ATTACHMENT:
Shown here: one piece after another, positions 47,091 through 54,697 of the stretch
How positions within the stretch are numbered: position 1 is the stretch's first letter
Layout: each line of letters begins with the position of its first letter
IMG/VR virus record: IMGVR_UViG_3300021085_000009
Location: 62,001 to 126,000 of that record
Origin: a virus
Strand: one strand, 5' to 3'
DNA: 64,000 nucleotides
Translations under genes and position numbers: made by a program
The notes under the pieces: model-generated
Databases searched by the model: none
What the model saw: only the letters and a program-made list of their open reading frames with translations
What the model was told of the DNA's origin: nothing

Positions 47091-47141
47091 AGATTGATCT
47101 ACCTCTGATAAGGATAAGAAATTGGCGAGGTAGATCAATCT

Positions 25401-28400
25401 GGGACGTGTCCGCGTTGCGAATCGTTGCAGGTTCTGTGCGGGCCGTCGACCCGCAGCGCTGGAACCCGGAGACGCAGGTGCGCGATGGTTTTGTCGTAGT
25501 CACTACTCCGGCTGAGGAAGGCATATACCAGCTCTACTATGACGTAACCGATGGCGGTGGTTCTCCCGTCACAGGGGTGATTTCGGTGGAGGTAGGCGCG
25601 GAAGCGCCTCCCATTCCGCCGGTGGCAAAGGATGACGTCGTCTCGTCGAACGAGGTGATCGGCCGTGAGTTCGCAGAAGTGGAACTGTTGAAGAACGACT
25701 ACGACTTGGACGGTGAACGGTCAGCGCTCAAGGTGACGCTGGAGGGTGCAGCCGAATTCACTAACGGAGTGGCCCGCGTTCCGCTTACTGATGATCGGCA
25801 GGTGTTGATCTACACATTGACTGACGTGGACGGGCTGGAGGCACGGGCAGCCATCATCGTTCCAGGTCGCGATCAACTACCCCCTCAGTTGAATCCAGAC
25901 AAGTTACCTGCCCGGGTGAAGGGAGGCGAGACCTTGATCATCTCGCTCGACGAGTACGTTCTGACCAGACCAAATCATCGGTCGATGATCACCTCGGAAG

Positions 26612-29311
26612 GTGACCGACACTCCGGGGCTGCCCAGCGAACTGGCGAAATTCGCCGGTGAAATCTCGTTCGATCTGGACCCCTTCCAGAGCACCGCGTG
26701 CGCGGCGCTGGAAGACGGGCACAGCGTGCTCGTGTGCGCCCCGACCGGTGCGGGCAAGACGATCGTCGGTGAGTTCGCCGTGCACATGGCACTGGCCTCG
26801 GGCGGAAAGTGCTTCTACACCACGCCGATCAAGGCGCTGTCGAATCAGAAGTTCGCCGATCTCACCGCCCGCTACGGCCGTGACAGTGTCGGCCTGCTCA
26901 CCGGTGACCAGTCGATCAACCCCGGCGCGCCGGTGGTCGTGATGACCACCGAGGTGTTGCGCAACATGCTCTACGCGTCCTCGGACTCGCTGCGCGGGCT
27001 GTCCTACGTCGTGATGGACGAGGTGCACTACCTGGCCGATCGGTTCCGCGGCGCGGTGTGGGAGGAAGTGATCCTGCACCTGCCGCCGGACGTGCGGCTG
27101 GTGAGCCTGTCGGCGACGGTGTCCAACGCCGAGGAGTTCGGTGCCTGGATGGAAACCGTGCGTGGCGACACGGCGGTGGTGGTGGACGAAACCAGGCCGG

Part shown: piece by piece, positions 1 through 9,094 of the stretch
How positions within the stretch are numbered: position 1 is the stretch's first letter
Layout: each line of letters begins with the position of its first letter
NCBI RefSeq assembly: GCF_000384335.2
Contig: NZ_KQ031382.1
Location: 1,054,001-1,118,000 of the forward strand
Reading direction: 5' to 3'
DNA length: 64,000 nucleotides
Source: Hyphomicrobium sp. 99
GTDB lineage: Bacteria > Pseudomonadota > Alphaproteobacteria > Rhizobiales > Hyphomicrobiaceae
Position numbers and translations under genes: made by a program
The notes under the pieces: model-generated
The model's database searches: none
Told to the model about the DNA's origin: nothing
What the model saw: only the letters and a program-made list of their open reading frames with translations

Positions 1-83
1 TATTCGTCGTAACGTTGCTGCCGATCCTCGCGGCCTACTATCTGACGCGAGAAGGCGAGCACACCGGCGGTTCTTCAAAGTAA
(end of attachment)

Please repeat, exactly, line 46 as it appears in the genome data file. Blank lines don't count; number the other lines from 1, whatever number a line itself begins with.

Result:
Positions 1-83